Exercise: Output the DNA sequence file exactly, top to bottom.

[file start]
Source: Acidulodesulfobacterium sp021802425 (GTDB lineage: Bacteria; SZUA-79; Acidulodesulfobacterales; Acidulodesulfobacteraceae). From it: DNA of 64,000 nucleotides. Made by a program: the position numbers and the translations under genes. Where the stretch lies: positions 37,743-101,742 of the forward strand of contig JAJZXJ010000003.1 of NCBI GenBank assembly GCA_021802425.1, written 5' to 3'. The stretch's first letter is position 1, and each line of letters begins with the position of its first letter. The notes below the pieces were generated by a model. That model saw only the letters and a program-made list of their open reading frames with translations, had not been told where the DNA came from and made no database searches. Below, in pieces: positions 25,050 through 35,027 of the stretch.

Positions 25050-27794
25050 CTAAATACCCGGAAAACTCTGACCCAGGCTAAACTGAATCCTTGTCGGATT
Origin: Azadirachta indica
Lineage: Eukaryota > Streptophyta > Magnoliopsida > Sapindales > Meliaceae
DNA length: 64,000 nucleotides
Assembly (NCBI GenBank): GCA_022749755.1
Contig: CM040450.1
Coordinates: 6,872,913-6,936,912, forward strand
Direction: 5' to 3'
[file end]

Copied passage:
Source: Acidulodesulfobacterium sp021802425 (GTDB lineage: Bacteria; SZUA-79; Acidulodesulfobacterales; Acidulodesulfobacteraceae). From it: DNA of 64,000 nucleotides. Made by a program: the position numbers and the translations under genes. Where the stretch lies: positions 37,743-101,742 of the forward strand of contig JAJZXJ010000003.1 of NCBI GenBank assembly GCA_021802425.1, written 5' to 3'. The stretch's first letter is position 1, and each line of letters begins with the position of its first letter. The notes below the pieces were generated by a model. That model saw only the letters and a program-made list of their open reading frames with translations, had not been told where the DNA came from and made no database searches. Below, in pieces: positions 25,050 through 35,027 of the stretch.

Positions 25050-27794
25050 CTAAATACCCGGAAAACTCTGACCCAGGCTAAACTGAATCCTTGTCGGATT
Origin: Azadirachta indica
Lineage: Eukaryota > Streptophyta > Magnoliopsida > Sapindales > Meliaceae
DNA length: 64,000 nucleotides
Assembly (NCBI GenBank): GCA_022749755.1
Contig: CM040450.1
Coordinates: 6,872,913-6,936,912, forward strand
Direction: 5' to 3'